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What Is Palmitate?

By Paul Scott
Updated Mar 03, 2024
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Palmitate is a synthetic salt of palmitic acid produced by a process of esterification. Palmitic acid is a saturated fatty acid found in a variety of plant and animal sources. The most prolific of these natural sources are palm oil, palm kernel oil, and coconut oil. Palmitate is an antioxidant and source of vitamin A used as a dietary supplement and as a fortifying agent in dairy products. The effects of vitamin A palmitate are well documented, and its use as a supplement should always be controlled by a medical professional.

Palmitic acid is a naturally occurring saturated fatty acid made up of carbon, hydrogen, and oxygen found in fats, waxes, body lipids, and several plant oils. Palm and palm kernel oils, coconut oil, olive oil, dark green vegetables, liver, full cream milk, and carrots are common sources of palmitic acid with palm oils being among the strongest sources and the origin of the name. Palmitate is a synthesized salt of palmitic acid produced by a process of esterification or alcohol oxidation of the acid. A strong antioxidant and source of vitamin A, it is used as a fortifying food additive or as a dietary supplement.

Many low fat foods lose much of their vitamin A component when they undergo milk fat removal. This is particularly true of dairy products such as milk, yogurt, and cheese. Palmitate is commonly added to these products as a vitamin A fortification agent. Various oral preparations of palmitate are also available as direct dietary supplements. In this format, the compound is often known as retinol or retinol A which is also often found in a range of topical preparations including sun blocks, scar tissue reducing formulations, and skin conditioners.

Vitamin A deficiencies may have a negative impact on good health with afflictions of the eyes being the most common symptoms. These include dryness, night blindness, and degradation of the cornea. Excessive use of palmitate preparations may, however, also pose significant health risks including an increase in LDL cholesterol levels and a decrease in HDL cholesterol concentrations with an associated risk of arterial diseases. As with most supplemental substances, the best course of action is generally to try and address deficiencies naturally through dietary adjustment before resorting to the use of synthesized agents. Although palmitate may have benefits as a supplement, the associated risks require that its use be recommended and monitored by a medical professional.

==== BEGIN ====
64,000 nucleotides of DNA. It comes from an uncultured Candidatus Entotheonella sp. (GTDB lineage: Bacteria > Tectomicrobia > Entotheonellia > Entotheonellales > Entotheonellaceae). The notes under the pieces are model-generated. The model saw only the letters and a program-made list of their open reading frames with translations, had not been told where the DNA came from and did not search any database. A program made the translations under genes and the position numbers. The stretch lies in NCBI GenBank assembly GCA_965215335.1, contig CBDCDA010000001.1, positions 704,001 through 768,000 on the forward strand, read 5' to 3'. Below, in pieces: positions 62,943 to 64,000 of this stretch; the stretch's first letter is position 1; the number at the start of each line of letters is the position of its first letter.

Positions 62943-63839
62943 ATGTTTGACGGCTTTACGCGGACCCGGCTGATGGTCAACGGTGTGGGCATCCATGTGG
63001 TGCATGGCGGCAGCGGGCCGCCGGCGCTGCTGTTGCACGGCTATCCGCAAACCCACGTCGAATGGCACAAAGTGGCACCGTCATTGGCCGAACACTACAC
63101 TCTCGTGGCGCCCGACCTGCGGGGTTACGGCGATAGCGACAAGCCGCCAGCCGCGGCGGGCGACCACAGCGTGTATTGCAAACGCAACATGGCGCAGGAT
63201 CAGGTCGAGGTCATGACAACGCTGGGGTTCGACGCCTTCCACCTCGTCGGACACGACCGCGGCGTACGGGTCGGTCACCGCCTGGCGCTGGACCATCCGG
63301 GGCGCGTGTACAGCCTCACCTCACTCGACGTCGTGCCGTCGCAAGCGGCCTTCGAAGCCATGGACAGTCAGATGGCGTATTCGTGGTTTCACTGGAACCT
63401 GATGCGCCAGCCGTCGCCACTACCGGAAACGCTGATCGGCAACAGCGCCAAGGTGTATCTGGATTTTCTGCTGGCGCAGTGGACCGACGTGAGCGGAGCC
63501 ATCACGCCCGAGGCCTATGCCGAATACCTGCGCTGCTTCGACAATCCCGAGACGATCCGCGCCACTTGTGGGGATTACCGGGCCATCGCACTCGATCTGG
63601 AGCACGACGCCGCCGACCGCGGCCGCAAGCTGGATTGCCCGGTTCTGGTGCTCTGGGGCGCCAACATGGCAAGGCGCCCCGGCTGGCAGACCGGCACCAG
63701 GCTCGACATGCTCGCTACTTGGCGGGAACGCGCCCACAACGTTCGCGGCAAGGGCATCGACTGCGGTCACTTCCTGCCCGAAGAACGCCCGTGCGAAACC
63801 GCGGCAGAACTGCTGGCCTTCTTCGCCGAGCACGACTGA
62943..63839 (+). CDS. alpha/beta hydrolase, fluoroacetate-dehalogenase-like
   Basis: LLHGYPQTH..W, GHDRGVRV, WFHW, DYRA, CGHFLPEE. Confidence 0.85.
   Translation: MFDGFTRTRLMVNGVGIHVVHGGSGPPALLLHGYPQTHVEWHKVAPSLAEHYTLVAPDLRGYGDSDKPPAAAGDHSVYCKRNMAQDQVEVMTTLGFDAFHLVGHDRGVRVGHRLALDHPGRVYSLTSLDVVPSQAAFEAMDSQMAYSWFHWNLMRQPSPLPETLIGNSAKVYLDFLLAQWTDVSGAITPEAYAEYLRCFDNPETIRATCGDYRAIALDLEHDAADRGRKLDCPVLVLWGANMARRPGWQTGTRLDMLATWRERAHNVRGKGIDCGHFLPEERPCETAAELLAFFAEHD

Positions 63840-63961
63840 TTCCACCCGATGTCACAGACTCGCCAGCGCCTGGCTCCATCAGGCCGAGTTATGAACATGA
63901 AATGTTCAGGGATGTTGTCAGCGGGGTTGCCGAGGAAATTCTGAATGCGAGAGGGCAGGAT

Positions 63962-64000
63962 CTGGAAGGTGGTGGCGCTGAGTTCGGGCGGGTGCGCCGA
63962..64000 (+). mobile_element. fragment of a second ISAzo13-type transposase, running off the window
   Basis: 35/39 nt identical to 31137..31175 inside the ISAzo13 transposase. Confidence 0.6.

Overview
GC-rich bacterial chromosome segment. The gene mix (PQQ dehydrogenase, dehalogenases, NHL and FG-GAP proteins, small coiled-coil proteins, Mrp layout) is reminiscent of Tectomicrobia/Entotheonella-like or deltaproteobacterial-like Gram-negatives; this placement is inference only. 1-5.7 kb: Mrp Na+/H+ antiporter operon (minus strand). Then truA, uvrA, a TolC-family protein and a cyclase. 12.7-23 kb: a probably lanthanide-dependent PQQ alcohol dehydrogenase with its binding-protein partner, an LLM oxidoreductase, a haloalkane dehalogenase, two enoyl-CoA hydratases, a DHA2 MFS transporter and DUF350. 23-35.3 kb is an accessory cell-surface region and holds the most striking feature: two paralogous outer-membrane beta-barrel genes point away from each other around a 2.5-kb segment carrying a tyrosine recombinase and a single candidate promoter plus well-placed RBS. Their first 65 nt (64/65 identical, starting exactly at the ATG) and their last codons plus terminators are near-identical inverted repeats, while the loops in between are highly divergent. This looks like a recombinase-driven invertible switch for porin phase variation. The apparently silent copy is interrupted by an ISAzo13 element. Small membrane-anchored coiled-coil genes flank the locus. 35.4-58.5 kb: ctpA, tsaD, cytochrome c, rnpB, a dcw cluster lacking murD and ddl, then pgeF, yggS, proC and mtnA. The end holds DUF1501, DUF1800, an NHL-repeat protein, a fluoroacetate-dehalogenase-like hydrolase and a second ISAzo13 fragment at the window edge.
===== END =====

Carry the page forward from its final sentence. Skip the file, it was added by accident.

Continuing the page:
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Discussion Comments

By Fa5t3r — On May 04, 2013

@Ana1234 - It sounds like palmitate can increase bad cholesterol, so I wouldn't exactly call it harmless, especially when people don't really need any extra help in that area.

I didn't even know they put it into food. I have a gel that I use on a scar that I'd like to reduce and I just wanted to see what the ingredients are, because it works so well.

By Ana1234 — On May 04, 2013

@Iluviaporos - Well, food is made up of chemicals, if you're going to break it down to its base components and that goes for every kind of food, not just the ones that have been processed.

I don't think every additive is good for you, but I don't like palmitate has side effects unless you eat too much of it, and it generally gets added to things so that they will be more healthy for you, not less.

The same can't really be said for things like gelatin though. But, companies are required to list everything in the ingredients list on the side of packaging, so if you're worried about this kind of thing, either check there or try to only get non-processed foods. There are plenty of yogurts on the market that haven't been tampered with like this, and yogurt is already a healthy food, it doesn't actually need to be low-fat.

By lluviaporos — On May 03, 2013

It always kind of creeps me out when they add and take away the natural components of food but then present it as though nothing has changed. I used to buy low fat yogurt thinking it was a mostly natural product and it must be good for me, but then I read an article about how they add palmitate vitamin A and other things like gelatin (which, by the way, is often made from cow bones and hooves) to improve the texture.

It just feels like it can't be healthy if you're eating a bunch of chemicals rather than food.

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